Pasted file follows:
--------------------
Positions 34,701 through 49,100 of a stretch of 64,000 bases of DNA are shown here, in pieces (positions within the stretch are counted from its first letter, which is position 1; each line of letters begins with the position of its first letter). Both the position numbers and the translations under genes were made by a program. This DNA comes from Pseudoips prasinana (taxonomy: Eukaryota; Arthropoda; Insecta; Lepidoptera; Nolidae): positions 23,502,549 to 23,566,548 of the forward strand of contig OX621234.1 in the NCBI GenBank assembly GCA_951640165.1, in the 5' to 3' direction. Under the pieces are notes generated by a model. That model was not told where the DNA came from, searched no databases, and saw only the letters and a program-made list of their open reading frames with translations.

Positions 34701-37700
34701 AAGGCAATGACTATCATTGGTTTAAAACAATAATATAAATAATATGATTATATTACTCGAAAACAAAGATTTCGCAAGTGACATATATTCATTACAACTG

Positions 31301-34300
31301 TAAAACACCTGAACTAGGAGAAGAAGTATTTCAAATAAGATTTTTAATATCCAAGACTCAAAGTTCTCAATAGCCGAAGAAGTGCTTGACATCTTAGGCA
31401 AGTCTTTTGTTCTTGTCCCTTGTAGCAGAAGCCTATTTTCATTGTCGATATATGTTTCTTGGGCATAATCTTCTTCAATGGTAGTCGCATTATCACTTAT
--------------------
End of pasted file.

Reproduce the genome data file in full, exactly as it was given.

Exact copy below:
Positions 34,701 through 49,100 of a stretch of 64,000 bases of DNA are shown here, in pieces (positions within the stretch are counted from its first letter, which is position 1; each line of letters begins with the position of its first letter). Both the position numbers and the translations under genes were made by a program. This DNA comes from Pseudoips prasinana (taxonomy: Eukaryota; Arthropoda; Insecta; Lepidoptera; Nolidae): positions 23,502,549 to 23,566,548 of the forward strand of contig OX621234.1 in the NCBI GenBank assembly GCA_951640165.1, in the 5' to 3' direction. Under the pieces are notes generated by a model. That model was not told where the DNA came from, searched no databases, and saw only the letters and a program-made list of their open reading frames with translations.

Positions 34701-37700
34701 AAGGCAATGACTATCATTGGTTTAAAACAATAATATAAATAATATGATTATATTACTCGAAAACAAAGATTTCGCAAGTGACATATATTCATTACAACTG

Positions 31301-34300
31301 TAAAACACCTGAACTAGGAGAAGAAGTATTTCAAATAAGATTTTTAATATCCAAGACTCAAAGTTCTCAATAGCCGAAGAAGTGCTTGACATCTTAGGCA
31401 AGTCTTTTGTTCTTGTCCCTTGTAGCAGAAGCCTATTTTCATTGTCGATATATGTTTCTTGGGCATAATCTTCTTCAATGGTAGTCGCATTATCACTTAT